It does mean that Rise of Skywalker is a far less brave film than Johnson’s – and one that avoids doing anything new as well. Many elements from The Last Jedi are disregarded, and all the plot hooks that film are ignored are firmly, and hurridly, reinstated. It means that Rise of Skywalker rushes from revelation to revelation, from plot point to plot point, hardly stopping to draw breath, so eager it is to give the fans what it feels they want. It’s probably a testament to fan power – but also to the savviness of film producers, working out the vast majority of people will come and see any Star Wars film, but the hardened fans will only support a film that matches their agenda.

So it reckons the fans wanted to see answers to questions raised in Force Awakens, lots and lots of cameos and call backs, and plenty of action and space battles. So Rise of Skywalker is a film almost exclusively made up of these things. While there are flaws in this approach, it does mean that this film is a joyfully fun piece of excitement, with lots of great set pieces and some terrific gags among the screenplay. JJ Abrams is a wonderfully confident director of this sort of action, and while the film often feels like it never takes a second to really explain any of its plot dynamics, he is also able to create a narrative that is much more fun and exciting than The Last Jedi, for all its faults of pacing, narrative and characterisation.

What this film does the most is hammer home the bizarre fact that Disney set about making a franchise of three films – guaranteed three films! – with no coherent thought at all about how all these three films would work together either in terms of tone or plot. Now that all three are assembled there is no sense of them having any particular themes, or that they connect together to form an overarching story. The conclusions reached in this film are only faintly threaded in Force Awakens and all but contradicted in The Last Jedi. It’s this lack of planning that underwhelms the film – fun as it is, these are more like three loosely linked films rather than ones that progress one to the other, or feel connected to the original three films.


It’s of course made worse by the ignoring of The Last Jedi – Rose Tico, a character that film spent a lot of time building and establishing gets less than three minutes of screen time – and a re-focusing of the film on the “family of three” in Rey, Poe and Finn that mirrors the first film. This relationship is now far warmer and closer than we ever saw developing in Last Jedi (a film they never appeared in together until the final seconds) – and also laced with an odd, almost queer-baiting sexual tension, where they seem at times like a borderline thruple. (The film offers a cop out on LGBTQ people in Star Wars by having two background characters kiss at one point, a blink-and-you’ll-miss-it shot, cut in China.)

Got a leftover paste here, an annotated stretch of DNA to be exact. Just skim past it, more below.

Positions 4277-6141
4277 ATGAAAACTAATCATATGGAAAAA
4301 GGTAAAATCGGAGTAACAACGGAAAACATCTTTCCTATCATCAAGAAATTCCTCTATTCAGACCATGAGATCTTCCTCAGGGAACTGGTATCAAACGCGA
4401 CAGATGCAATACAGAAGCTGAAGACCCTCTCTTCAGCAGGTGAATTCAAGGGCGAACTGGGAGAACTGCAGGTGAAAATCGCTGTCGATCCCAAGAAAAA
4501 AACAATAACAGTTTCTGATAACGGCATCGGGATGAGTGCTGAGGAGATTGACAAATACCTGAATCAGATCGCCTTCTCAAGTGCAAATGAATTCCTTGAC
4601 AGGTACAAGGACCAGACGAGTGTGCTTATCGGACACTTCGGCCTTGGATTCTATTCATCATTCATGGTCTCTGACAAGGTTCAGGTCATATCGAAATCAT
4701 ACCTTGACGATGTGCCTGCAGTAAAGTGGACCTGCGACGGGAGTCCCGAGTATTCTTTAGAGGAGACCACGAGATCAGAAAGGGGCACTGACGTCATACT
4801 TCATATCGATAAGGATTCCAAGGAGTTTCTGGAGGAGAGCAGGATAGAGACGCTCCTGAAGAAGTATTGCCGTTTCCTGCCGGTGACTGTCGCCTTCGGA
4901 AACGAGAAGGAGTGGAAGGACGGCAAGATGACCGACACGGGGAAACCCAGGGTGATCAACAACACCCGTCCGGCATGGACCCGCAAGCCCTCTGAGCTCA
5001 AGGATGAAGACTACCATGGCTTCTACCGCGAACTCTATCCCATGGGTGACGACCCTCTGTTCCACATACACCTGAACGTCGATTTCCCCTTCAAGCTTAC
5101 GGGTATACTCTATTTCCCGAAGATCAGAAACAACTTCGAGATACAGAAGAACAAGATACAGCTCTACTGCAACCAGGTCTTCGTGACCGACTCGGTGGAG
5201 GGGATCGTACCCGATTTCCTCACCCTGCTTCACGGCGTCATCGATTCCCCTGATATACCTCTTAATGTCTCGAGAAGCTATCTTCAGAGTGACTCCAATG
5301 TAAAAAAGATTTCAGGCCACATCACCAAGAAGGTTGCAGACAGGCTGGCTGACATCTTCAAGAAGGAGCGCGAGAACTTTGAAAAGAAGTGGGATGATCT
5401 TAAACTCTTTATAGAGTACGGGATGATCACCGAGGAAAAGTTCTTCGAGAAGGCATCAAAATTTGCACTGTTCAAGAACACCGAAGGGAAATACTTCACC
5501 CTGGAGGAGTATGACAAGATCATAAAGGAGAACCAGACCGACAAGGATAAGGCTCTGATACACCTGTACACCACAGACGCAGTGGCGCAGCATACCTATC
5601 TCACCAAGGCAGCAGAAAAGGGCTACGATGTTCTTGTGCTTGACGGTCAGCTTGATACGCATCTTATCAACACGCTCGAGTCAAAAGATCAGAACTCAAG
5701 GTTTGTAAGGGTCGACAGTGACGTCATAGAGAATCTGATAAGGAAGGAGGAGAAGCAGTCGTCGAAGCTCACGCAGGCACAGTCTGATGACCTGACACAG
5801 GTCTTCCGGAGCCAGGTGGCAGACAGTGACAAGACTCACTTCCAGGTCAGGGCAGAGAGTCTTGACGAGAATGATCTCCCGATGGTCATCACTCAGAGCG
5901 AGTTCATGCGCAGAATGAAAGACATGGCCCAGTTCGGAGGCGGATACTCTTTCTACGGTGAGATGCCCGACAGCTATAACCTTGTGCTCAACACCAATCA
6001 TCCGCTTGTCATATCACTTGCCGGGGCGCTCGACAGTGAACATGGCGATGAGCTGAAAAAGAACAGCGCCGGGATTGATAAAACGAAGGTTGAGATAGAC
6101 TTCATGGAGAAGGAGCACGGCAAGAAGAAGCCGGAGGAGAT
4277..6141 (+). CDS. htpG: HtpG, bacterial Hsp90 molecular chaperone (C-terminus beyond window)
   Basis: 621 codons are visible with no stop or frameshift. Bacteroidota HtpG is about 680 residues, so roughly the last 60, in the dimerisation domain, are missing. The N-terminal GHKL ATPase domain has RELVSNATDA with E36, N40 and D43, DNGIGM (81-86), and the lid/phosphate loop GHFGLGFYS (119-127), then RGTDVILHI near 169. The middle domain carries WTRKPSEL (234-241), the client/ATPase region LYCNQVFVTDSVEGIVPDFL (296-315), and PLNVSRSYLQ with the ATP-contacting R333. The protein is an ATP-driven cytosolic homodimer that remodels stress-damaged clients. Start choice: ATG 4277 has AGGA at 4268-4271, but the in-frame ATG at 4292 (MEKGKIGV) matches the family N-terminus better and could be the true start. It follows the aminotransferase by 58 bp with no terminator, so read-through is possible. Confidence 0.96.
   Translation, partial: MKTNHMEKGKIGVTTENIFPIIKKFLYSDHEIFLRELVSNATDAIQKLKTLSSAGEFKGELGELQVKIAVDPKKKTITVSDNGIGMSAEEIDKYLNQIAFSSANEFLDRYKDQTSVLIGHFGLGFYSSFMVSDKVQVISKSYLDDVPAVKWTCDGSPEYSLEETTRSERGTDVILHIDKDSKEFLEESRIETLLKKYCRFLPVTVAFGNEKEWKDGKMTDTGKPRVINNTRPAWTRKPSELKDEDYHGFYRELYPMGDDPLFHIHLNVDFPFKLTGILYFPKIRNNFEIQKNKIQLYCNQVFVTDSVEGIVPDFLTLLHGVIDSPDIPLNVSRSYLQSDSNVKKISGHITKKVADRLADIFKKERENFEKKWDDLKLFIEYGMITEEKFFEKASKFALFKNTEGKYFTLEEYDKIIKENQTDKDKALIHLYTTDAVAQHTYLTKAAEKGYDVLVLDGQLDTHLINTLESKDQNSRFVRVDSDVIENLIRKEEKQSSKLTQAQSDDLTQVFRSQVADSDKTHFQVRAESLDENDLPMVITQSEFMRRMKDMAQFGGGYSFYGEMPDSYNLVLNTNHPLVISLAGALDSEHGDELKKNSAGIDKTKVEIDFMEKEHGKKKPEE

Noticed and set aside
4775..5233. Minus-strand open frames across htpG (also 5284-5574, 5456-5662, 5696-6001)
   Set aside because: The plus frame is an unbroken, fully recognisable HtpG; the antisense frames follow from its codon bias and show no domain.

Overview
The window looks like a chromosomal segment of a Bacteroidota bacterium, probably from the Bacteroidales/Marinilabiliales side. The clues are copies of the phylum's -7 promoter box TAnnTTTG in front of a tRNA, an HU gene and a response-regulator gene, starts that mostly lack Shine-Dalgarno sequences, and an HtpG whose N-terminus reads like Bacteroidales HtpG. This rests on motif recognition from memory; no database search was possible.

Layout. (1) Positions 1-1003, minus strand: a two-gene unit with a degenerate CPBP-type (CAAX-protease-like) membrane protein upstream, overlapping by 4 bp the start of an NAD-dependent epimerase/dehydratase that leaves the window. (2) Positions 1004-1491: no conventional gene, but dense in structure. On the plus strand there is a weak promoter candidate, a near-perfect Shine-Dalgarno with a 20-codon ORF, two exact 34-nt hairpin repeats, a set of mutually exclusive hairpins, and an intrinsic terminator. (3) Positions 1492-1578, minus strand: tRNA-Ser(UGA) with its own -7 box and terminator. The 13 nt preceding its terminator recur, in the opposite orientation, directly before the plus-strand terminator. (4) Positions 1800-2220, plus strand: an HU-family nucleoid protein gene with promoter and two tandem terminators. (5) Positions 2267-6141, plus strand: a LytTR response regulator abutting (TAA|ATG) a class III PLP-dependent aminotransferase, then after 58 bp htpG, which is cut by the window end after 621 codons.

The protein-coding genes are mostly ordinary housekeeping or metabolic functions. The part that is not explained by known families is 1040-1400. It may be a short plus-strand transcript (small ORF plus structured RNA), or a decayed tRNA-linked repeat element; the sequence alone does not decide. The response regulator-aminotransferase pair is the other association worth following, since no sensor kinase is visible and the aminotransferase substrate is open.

It’s part of a general lack of imagination in the film as a whole, which leans often on bringing back people from the previous trilogy and even sidelines the villains of the rest of the trilogy to shoe-horn back in Palpatine (a reintroduction that is barely explained – like much of the film – and also rather undermines the ending of Return of the Jedi) as the big-bad, and which again doubles down on many of the tropes of the first trilogy. JJ Abrams often mistakes bigger for better – and this film is big, with races against time, fleets beyond imagining, planet destroying tech that can be put into a single star destroyer, Sith powers that can stretch over thousands of miles etc. etc. He takes the same approach with the film, throwing so much of the old trilogy in that it becomes more of a surprise that stuff is missing rather than appearing (I was shocked Yoda wasn’t in this one).

But it’s what the film is going for, offering something safe and recognisable, something that is a thrill ride like you remember rather than the different path the trilogy seemed to be heading towards. There is nothing wrong with that of course at all, but it feels like a missed opportunity. For all its faults, The Last Jedi tried to do something new. This doubles down on the things it knows fans will love, and offers all the entertainment it suspects the casual viewer wants. And maybe that’s enough.